Snow! Chill in the air! People sledding down incredibly slick tracks face first! It can only mean one thing: the Winter Games are almost upon us!
The first Winter Games were held in Chamonix in 1924, but nobody knew it at the time. What?
It appears we are at the Winter Olympics, my dear.
Basically, the IOC held a "Nordic week" at the 1924 Olympic Games. Previously, figure skating and hockey had both appeared at the Olympics, but it had become clear that a new approach was needed. Perhaps a week all to themselves? How about eleven days that we'll call a week? Perfect.
Bobsledding was a lot more dangerous back in those days. For one thing, there were GIANT EAGLES clearly bent on killing. Also, no helmets.
From there, it was only a matter of time before the Winter Games became their own event. And once that had happened, why not retroactively declare that "Nordic Week" had actually been the first Winter Games? In fact, why not retroactively declare Pierre de Coubertin King of Everything Forever?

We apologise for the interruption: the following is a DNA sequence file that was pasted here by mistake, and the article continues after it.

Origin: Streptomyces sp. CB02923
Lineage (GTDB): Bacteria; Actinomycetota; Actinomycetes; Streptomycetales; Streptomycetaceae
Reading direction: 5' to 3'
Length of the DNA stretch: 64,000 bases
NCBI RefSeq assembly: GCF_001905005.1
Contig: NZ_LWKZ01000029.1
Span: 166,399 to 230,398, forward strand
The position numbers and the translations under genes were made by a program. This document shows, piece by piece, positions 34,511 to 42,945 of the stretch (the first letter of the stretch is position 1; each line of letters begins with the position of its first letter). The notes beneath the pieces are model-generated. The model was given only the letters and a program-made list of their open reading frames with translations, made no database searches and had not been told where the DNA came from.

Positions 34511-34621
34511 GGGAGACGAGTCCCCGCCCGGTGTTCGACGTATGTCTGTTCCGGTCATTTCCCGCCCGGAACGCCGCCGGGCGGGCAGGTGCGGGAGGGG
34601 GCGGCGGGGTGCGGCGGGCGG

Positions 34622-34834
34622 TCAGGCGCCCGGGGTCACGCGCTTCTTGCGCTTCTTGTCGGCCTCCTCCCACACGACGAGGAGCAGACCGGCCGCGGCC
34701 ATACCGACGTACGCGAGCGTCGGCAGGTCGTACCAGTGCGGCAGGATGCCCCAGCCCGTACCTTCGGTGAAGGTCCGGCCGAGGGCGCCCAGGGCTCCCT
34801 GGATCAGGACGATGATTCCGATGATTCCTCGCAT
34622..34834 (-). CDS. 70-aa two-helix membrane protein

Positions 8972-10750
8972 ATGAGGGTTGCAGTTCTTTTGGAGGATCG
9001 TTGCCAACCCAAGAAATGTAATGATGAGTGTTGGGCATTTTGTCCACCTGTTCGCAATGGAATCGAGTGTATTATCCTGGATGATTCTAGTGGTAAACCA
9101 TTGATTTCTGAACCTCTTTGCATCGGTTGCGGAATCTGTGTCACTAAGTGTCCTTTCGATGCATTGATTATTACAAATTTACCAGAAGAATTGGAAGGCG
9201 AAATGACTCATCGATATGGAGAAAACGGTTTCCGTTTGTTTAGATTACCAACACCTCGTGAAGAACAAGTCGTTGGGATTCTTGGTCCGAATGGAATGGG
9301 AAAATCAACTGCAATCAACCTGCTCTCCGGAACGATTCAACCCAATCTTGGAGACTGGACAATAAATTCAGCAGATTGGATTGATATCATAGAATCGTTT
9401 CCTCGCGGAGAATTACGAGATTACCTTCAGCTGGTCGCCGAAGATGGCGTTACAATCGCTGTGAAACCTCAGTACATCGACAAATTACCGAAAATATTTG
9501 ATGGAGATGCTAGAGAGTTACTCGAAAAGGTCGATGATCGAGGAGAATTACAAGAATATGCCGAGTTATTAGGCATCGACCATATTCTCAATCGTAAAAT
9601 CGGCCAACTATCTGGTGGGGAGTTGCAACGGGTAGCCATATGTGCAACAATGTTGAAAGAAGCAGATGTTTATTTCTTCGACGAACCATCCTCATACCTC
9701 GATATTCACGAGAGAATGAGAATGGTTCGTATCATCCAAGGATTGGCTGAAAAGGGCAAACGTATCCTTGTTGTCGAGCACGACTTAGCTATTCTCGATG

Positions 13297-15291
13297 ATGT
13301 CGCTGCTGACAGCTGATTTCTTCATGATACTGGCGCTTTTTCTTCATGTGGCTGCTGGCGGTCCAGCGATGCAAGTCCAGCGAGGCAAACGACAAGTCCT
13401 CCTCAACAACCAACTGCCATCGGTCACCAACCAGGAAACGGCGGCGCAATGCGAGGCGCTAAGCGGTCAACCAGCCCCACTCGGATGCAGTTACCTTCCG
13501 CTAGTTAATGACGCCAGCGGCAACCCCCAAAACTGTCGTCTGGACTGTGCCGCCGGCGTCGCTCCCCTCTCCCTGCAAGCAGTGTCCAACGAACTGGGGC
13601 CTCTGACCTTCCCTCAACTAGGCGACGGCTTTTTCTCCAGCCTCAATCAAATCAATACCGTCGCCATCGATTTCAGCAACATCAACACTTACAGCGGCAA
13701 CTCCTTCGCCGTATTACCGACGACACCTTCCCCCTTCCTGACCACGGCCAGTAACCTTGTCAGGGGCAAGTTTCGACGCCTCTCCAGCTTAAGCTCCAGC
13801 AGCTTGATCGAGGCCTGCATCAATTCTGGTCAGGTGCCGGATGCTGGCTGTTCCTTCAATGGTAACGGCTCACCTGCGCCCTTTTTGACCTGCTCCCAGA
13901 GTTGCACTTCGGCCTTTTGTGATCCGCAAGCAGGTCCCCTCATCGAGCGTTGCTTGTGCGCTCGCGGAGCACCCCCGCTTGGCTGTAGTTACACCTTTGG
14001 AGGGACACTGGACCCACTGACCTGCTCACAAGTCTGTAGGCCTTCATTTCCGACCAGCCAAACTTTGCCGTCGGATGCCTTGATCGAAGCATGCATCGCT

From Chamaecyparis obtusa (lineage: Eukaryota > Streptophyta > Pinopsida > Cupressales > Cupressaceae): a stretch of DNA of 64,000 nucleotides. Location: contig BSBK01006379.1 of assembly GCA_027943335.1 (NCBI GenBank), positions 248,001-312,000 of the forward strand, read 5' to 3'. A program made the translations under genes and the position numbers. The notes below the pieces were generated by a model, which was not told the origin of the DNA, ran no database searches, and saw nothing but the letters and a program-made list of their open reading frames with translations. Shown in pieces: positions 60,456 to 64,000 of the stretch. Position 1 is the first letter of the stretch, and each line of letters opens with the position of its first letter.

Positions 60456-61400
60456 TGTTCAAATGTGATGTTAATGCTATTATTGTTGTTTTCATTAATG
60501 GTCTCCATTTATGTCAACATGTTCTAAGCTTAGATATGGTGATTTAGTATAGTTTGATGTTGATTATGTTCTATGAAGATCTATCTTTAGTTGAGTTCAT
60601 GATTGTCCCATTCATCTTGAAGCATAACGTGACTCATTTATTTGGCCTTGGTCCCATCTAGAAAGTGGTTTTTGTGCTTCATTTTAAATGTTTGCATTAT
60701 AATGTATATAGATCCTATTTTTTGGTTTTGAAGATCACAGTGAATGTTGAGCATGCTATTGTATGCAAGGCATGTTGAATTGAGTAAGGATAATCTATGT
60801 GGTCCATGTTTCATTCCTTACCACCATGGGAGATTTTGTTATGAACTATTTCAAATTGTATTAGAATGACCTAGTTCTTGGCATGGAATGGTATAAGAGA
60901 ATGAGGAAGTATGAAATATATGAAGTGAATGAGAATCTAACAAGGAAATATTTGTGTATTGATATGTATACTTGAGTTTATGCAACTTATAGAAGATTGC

However they began, we here at Mount Olymics are glad the Winter Games persevered. (And not just because I gets a huge crush on the speed skaters every single time.) Winter sports showcase a rare instance of athleticism in sync with the natural (or semi-natural) world. You can't ski without snow. You can't skate without ice. And you can't win without understanding that your fate is, in some inextricable way, tied to that of the natural world. Fantastic.
Gillis Gafstrom, a Swedish figure skater Gillis Grafström and Norwegian Sonja Henie, 1924.
Poster from Chamonix games, complete with terrifying eagle.